A study was published recently by the US National Library of Medicine | National Institutes of Health. This study focused on the impact that Chromium Dinicocysteinate has on our bodies and our health!

This exact type of Chromium Dinicocysteinate is what is used in TAKA Hibiscus Healthy Energy.

The study found a significant decrease in insulin resistance, insulin levels, inflammationm and oxidative stress.

This means that Chromium Dinicocysteinate helps your body function at it’s fullest capacity. Take advantage of all of the benfits of Chromium Dinicocysteinate when you drink TAKA Hibiscus Healthy Energy.

Read the overview from the case study below.

Impact of chromium dinicocysteinate supplementation on inflammation, oxidative stress, and insulin resistance in type 2 diabetic subjects: an exploratory analysis of a randomized, double-blind, placebo-controlled study.

Zainulabedin M. Saiyed* and James P. Lugo

Read the entire study by clicking here.

Background

Chromium dinicocysteinate (CDNC) is a unique chromium complex consisting of chromium, niacin, and L-cysteine. Previous preclinical and clinical studies support the safety and efficacy of CDNC in modulating oxidative stress, vascular inflammation, and glycemia in type 2 diabetes.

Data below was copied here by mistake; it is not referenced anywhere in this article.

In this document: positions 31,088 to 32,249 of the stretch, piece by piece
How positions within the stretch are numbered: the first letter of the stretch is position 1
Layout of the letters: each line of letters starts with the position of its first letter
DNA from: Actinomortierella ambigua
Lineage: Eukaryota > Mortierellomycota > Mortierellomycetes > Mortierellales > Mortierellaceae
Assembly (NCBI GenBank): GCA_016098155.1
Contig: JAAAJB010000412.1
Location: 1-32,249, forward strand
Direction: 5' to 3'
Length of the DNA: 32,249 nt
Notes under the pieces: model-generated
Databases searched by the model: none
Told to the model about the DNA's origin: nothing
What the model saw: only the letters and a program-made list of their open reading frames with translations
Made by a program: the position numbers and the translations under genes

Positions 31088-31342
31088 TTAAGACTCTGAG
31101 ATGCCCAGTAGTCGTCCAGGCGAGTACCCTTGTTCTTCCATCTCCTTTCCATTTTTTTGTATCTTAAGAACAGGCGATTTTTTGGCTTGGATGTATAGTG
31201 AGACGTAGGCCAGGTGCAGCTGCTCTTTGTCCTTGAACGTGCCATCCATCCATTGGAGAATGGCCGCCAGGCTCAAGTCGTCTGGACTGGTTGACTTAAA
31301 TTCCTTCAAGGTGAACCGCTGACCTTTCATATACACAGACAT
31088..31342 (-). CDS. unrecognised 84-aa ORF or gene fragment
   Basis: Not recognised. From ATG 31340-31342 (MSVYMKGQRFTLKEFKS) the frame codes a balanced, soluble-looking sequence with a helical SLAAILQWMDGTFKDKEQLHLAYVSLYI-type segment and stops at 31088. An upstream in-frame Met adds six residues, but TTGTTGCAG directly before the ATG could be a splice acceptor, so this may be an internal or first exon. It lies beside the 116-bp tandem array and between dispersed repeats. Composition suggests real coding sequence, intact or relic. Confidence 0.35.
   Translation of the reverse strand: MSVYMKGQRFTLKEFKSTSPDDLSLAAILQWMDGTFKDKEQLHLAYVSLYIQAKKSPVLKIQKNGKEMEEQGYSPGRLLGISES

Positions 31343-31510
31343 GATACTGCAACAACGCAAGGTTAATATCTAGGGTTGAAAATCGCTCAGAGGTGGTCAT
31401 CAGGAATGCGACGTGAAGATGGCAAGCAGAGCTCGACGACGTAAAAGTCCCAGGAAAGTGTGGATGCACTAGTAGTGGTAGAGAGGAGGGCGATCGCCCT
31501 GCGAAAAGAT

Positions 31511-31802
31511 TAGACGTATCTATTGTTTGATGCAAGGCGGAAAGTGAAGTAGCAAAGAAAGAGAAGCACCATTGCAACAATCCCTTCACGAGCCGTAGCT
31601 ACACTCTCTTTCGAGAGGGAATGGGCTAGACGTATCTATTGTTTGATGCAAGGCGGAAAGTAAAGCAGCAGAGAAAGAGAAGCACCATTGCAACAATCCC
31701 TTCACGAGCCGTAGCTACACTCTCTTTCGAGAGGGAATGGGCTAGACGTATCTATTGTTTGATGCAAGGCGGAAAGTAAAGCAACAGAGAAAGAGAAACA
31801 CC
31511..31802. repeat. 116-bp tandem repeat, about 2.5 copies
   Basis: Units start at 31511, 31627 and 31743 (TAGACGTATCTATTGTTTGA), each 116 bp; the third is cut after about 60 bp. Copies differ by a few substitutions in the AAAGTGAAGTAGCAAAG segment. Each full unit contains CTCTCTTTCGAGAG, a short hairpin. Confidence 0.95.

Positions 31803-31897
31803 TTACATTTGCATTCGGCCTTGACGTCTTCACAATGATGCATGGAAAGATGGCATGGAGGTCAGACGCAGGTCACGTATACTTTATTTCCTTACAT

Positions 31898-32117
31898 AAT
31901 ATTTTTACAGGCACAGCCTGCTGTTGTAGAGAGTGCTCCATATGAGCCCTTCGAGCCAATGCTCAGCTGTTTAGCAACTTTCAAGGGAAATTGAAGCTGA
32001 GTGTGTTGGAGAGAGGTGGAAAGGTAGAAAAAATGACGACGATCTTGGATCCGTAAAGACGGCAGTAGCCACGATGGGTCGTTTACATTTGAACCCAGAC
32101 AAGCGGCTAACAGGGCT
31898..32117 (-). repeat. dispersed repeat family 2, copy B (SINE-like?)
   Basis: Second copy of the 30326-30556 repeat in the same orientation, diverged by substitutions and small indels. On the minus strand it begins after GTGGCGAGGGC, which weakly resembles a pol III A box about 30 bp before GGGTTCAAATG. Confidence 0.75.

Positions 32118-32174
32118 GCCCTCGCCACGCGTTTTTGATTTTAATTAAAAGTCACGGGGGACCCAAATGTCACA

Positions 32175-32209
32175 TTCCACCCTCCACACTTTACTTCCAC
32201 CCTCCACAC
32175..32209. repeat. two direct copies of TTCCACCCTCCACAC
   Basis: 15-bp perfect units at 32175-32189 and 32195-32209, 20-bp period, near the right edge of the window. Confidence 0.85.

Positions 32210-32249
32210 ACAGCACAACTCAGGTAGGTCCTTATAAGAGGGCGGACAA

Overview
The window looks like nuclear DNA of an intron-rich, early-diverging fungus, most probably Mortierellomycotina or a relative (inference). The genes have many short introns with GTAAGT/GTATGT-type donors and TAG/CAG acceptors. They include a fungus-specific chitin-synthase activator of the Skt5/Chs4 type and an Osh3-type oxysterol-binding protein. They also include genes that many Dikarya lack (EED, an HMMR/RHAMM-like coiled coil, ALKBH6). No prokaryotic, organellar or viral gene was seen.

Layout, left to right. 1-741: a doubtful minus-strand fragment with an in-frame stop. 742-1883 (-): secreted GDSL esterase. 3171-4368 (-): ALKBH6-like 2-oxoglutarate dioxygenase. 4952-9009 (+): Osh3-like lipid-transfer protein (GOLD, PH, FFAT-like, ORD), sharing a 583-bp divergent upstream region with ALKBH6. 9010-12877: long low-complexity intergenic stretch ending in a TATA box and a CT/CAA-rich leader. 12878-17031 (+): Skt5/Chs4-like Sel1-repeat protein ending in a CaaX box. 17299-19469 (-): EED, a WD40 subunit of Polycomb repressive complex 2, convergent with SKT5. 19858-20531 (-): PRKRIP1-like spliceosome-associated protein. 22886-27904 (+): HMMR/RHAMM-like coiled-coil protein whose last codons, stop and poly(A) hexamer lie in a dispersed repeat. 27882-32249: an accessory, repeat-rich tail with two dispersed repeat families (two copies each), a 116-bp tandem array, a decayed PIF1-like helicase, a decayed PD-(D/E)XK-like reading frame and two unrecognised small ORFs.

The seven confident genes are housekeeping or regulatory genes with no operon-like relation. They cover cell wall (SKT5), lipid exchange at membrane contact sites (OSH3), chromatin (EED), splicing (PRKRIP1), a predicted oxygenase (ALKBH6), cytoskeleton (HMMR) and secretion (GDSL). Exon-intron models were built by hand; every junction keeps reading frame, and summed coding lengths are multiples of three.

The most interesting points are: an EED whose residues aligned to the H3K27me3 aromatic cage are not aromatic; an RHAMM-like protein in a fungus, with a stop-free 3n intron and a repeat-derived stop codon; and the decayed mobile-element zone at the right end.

Objective

Herein, we report the results of several exploratory analyses conducted on type 2 diabetic subjects who previously participated in a 3-month randomized, double-blind, placebo-controlled trial and were treated with only metformin as standard diabetic care in addition to receiving the test supplementations.

Design

Results from 43 metformin users, who were randomly assigned to receive either placebo (P, n=13), chromium picolinate (CP, 400 µg elemental Cr3+/day, n=12), or CDNC (400 µg elemental Cr3+/day, n=18), were analyzed for blood markers of vascular inflammation, insulin resistance, and oxidative stress at baseline and at 3 months of supplementation.

Results

A statistically significant decrease in insulin resistance in the CDNC-supplemented cohort compared to placebo (p=0.01) was observed at 3 months. The CDNC group also demonstrated a significant reduction in insulin levels (p=0.03), protein carbonyl (p=0.02), and in TNF-α (p=0.03) compared to the placebo group. The CP group only showed a significant reduction in protein carbonyl levels (p=0.03) versus placebo.

Conclusions

When controlling for diabetes medication, CDNC supplementation showed beneficial effects on blood markers of vascular inflammation, insulin resistance, and oxidative stress compared to placebo. The findings suggest that CDNC supplementation has potential as an adjunct therapy for individuals with type 2 diabetes.
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